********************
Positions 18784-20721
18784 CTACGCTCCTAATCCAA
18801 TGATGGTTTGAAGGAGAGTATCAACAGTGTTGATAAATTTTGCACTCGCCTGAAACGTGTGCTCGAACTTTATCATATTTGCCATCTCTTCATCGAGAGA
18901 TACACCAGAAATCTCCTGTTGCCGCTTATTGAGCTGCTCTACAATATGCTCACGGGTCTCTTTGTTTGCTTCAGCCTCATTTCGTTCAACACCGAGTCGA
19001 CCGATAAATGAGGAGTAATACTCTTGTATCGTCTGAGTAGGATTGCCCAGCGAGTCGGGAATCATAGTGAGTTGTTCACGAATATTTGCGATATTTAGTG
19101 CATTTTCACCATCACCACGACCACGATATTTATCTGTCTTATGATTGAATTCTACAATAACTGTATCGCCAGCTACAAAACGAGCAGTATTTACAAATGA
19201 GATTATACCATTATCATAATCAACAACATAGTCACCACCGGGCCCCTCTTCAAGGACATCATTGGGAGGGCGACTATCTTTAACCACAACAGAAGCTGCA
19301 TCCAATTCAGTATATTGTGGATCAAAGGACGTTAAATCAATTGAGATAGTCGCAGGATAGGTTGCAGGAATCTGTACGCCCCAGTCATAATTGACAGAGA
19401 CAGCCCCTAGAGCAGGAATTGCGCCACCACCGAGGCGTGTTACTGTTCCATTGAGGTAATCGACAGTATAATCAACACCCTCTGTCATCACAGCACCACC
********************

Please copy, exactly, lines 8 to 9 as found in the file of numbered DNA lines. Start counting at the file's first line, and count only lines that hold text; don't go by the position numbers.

19301 TCCAATTCAGTATATTGTGGATCAAAGGACGTTAAATCAATTGAGATAGTCGCAGGATAGGTTGCAGGAATCTGTACGCCCCAGTCATAATTGACAGAGA
19401 CAGCCCCTAGAGCAGGAATTGCGCCACCACCGAGGCGTGTTACTGTTCCATTGAGGTAATCGACAGTATAATCAACACCCTCTGTCATCACAGCACCACC